An Epic, and Costly, Boardroom Battle at Procter & Gamble
It is a referendum on the leadership of a $235 billion company as its stock has languished, underperforming its peers in the last decade. The outcome could affect the future course of the 180-year-old corporation, which has more than $65 billion in annual revenue and is home to familiar household brands like Tide and Pampers.
The proxy war is also a warning shot to blue-chip companies across the country that activist investors are setting their sights on ever-bigger corporate targets as they agitate for changes in strategy and structure. This year, General Motors and Tiffany & Company found themselves targeted by activists.
“No company is off limits because of its size, industry, the complexity of its business or even its stock price performance,” as activist investors control larger sums of assets, said Damien Park, a managing director at Spotlight Advisors, which advises companies and investors on activism.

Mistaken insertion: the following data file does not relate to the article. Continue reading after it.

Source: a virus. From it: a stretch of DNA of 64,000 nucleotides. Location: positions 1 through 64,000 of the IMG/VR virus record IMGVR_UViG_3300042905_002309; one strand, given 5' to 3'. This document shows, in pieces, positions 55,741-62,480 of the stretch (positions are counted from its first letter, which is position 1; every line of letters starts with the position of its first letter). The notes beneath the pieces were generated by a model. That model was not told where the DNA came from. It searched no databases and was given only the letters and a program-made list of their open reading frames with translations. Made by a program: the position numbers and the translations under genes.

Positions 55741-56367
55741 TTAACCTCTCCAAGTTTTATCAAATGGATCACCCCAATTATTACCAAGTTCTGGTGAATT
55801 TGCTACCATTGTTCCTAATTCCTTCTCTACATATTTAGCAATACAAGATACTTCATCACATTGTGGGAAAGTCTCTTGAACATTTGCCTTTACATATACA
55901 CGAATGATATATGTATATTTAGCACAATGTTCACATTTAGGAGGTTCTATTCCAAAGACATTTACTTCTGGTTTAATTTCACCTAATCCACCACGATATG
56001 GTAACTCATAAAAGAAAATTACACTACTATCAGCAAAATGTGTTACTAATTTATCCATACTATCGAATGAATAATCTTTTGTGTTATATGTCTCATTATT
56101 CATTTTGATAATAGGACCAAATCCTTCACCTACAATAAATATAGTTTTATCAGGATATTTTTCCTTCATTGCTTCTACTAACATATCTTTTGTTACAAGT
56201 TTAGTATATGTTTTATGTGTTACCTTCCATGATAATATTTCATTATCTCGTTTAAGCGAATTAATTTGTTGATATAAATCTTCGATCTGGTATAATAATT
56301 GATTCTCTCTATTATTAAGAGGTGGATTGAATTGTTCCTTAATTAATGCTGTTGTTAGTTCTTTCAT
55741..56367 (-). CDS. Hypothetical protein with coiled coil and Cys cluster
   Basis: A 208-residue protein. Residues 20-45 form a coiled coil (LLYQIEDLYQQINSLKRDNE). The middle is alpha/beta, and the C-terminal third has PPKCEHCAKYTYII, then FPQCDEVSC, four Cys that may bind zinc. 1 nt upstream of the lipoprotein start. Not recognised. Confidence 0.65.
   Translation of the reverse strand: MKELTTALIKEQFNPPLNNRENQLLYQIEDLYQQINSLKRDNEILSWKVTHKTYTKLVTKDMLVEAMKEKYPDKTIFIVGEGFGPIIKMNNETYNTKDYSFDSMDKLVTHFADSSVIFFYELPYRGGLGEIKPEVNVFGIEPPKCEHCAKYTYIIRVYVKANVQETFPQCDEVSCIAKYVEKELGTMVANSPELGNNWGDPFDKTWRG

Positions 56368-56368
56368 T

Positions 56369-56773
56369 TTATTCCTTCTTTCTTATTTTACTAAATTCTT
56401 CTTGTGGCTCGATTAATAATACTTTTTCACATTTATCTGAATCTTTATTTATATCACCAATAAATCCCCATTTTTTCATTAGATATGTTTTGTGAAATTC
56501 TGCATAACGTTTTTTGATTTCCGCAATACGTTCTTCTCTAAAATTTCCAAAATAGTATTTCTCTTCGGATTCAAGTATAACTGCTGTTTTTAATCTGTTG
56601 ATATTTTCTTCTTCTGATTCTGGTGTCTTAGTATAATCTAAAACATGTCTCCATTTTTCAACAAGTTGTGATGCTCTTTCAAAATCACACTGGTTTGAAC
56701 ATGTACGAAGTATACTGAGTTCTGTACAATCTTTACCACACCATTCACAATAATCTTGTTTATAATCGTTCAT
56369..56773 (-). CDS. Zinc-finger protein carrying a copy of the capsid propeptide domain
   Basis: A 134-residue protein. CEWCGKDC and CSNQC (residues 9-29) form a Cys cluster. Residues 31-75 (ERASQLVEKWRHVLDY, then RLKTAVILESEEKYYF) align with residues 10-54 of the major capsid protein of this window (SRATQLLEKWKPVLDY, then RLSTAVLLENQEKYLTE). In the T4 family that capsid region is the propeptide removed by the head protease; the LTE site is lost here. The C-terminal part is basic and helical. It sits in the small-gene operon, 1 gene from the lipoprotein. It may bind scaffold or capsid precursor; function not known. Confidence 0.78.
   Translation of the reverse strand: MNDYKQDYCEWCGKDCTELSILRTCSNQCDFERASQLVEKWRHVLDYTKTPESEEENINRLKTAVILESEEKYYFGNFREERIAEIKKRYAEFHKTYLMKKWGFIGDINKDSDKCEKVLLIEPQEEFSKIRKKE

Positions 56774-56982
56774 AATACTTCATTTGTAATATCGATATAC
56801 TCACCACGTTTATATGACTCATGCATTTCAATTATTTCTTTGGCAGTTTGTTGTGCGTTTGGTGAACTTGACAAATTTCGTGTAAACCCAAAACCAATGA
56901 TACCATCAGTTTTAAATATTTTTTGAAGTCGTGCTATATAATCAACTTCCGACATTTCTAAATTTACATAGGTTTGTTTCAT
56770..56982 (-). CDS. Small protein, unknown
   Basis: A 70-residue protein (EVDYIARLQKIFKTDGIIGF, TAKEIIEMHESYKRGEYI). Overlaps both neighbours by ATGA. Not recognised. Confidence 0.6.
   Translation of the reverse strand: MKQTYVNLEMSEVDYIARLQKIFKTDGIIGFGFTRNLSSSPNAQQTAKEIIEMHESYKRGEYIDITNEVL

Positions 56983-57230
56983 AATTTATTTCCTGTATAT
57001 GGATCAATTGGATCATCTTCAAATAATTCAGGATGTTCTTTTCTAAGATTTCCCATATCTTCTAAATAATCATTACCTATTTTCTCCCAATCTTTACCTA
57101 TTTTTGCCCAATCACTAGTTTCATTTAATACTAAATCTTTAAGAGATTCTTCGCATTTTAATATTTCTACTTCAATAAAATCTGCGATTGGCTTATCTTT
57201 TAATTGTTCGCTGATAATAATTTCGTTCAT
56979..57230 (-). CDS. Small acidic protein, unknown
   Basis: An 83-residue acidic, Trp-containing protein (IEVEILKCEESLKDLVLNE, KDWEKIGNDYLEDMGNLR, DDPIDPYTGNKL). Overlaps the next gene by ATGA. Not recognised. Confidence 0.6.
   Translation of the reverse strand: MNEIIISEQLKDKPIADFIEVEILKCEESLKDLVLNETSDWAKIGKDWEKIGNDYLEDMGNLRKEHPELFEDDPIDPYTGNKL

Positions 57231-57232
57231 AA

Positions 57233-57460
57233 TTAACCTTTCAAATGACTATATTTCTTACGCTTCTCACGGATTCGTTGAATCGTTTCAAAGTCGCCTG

Indeed, in recent years, through his investment firm Trian Fund Management, Mr. Peltz, 75, has taken significant stakes in H. J. Heinz, Mondelez International and DuPont. Sometimes, but not always, he has been given representation on the board.
This time around, Procter & Gamble is fighting Mr. Peltz’s attempt to get a seat, saying he is a late arrival to a corporate turnaround that is already underway.
Mr. Peltz, who owns a $3.5 billion stake in Procter & Gamble, has said he is not looking to oust any board members or the chief executive, David Taylor. If he wins a seat, he hopes to convince the other directors, including Kenneth Chenault, the chief executive of American Express, and Meg Whitman, the chief executive of Hewlett-Packard Enterprise, that the company should be organized from its current multilevel “matrix” structure to three clear global business units to improve accountability. He also contends that a study should be conducted to understand why Procter & Gamble’s once-vaunted innovation machine appears to have stalled.
“This is different from the normal activist slate, which is seeking to replace much of the board or the C.E.O.,’’ said Charles M. Elson, director of the John L. Weinberg Center for Corporate Governance at the University of Delaware. “Here, he’s simply seeking input into the board process. He seeks a change of direction and I think he’s right. I think the company has stalled.”